Pick up this book for an endearing story about creating a life in death.

Thank you, @netgalley and @tjklunebooks for an advanced reader copy of Under the Whispering Door. Pick this up from your local bookstore on September 21!

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Thank you Macmillan-Tor/Forge, and NetGalley for the ARC!

Wallace is a bastard. A cold hearted, malicious bastard, and he dies that way as well. This is all a surprise to him as he stands over his body at his funeral with only a handful of guests including a strange woman he's never seen before. Even more a surprise when this strange woman looks right at him and actually sees him. This woman is Mei and she is here to take him to the ferryman, a wayward place between death and the afterlife. This place happens to be a tea shop ran by Hugo, a lovely looking man with all the patience and kindness in the world. All the patience in the world doesn't help Wallace. He is mad and unnerved that this would happen to him and he's cruel to anyone who disagrees. However, the longer Wallace stays at this resting stop, the more he starts to unwind and discover layers of himself he never knew he had. Now, as Wallace is finally getting a glimpse at what his life could have been, the head of the afterlife declares that he has one week to cross over and this new life is gone.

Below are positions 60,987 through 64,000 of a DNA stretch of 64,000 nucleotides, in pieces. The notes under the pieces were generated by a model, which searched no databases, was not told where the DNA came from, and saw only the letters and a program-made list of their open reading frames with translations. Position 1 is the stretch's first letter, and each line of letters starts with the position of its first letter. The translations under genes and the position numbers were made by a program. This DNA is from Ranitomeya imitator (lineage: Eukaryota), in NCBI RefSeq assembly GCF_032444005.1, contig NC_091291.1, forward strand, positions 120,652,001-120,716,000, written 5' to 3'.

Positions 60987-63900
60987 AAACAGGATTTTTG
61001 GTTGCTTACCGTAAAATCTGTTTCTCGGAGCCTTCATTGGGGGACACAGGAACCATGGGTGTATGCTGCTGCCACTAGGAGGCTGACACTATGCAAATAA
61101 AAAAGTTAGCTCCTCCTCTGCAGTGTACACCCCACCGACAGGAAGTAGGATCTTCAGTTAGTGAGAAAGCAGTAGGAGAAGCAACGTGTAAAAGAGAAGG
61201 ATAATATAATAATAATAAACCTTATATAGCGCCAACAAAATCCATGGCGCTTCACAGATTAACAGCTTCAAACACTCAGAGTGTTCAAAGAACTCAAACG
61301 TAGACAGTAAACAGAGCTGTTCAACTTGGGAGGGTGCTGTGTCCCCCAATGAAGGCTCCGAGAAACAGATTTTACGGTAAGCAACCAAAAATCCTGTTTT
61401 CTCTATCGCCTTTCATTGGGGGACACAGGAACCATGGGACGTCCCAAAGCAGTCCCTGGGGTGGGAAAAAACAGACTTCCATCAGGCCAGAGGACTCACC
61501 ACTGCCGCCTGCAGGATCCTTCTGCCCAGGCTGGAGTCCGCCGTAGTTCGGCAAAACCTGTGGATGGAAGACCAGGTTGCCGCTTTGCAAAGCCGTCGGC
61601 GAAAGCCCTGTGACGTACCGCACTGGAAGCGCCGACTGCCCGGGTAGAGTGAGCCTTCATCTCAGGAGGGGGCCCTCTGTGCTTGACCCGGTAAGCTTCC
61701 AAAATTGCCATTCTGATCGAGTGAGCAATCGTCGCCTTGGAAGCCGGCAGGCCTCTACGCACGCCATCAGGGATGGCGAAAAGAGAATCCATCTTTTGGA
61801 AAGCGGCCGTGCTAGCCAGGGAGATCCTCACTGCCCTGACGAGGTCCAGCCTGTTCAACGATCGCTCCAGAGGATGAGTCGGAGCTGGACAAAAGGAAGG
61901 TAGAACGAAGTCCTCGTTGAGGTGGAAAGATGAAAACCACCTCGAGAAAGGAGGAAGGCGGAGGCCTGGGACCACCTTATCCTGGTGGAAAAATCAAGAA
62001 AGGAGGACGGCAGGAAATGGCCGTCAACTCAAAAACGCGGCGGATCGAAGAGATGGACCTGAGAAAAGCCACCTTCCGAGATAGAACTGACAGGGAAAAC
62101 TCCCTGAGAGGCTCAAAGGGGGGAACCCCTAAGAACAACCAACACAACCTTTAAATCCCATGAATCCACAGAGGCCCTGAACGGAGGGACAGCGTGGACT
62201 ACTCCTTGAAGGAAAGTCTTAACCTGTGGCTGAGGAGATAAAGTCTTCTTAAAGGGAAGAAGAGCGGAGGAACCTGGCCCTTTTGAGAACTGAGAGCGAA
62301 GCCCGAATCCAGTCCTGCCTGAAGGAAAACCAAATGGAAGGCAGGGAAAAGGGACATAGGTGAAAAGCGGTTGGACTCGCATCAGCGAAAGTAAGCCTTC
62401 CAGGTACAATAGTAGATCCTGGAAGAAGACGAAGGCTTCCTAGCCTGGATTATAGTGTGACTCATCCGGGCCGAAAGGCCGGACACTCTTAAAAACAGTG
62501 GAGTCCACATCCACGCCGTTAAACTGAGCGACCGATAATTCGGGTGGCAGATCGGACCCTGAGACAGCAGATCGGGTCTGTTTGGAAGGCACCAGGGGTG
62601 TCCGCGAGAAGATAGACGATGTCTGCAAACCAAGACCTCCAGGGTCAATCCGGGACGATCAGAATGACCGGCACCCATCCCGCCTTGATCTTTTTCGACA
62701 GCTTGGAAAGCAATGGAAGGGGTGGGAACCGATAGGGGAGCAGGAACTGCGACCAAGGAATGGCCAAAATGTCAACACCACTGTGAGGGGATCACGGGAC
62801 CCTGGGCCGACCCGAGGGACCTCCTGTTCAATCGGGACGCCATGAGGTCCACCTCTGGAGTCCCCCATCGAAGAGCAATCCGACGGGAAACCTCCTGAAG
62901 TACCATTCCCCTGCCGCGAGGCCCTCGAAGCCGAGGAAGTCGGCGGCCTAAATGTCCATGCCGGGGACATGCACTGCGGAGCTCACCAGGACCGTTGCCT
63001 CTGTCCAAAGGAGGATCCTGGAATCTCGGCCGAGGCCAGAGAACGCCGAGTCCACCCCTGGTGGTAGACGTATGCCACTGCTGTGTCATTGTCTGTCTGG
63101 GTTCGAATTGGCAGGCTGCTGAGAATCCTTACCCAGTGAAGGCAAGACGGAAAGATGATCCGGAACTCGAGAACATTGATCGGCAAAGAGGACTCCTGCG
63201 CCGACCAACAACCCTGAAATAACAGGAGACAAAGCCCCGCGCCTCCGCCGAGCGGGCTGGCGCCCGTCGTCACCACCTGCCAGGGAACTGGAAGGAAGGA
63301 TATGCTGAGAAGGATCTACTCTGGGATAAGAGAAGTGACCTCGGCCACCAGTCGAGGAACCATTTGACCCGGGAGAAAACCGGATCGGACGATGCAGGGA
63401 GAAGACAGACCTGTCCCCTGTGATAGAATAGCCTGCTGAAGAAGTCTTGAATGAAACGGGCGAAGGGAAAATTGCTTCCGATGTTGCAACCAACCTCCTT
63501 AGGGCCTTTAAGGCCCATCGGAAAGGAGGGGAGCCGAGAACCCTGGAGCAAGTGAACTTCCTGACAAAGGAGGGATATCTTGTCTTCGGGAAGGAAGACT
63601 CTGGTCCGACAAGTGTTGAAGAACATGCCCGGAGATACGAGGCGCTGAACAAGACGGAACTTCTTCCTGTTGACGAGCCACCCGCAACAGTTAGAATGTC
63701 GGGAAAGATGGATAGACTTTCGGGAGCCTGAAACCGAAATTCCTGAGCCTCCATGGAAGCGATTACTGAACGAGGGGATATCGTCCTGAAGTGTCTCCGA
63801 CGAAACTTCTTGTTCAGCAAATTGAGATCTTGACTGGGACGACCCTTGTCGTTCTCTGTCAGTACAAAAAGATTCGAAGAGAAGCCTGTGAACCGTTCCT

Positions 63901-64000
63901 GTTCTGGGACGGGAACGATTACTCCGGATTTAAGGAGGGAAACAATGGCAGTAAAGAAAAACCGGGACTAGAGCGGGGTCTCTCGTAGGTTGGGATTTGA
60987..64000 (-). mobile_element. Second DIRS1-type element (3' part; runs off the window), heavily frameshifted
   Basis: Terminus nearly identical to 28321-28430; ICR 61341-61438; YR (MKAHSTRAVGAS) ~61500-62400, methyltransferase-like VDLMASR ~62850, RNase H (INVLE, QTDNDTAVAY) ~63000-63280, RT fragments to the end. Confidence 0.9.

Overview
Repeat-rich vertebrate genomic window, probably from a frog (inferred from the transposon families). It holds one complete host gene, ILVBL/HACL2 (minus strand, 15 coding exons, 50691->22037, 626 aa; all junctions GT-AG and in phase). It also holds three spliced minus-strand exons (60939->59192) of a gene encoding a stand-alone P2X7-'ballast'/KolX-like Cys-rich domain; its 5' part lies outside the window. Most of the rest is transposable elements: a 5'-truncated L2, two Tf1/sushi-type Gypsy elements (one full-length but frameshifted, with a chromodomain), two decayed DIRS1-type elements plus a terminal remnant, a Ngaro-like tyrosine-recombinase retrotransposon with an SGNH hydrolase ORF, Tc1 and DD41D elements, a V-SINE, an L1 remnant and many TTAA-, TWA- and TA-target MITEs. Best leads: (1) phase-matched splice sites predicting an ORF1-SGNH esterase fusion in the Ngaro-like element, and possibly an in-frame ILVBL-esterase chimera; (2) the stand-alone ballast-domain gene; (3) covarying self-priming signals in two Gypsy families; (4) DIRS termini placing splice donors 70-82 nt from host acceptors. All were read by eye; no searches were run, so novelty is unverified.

I rather enjoyed this novel. I wasn't sure how people liked it because I felt like the only reviews they had was "It has and LGBTQ relationship!" While I have NOTHING against that, I felt that so many people were missing out on what an amazing and heartfelt novel this is. There is so many layers and depths to the story that the romance is just a dollop in it. I cried several times reading this, so be prepared for that, especially if you've lost a dog! I also enjoyed his concept of the afterlife and while I do believe in God myself (this book does not) it does follow through with my belief that we all essentially believe the same thing no matter what we call it. I would recommend this book to anyone who would like something a little different in concept and pace.

Rate: 4.5/5


Author: T.J. Klune

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I will never not recommend this book! I love Klune's style so much. I wouldn't accept such sweetness from just anyone. Under the Whispering Door is like a warm hug I didn't know I needed.

Wallace learning to live after he has already died makes the reader really think about how they are living now. What kind of legacy will they leave behind. What will tether you to the world? Wallace was awful. The worst. And yet, even he is capable of redemption. He was all along.

Characters were amazing. Story was great. I have no notes.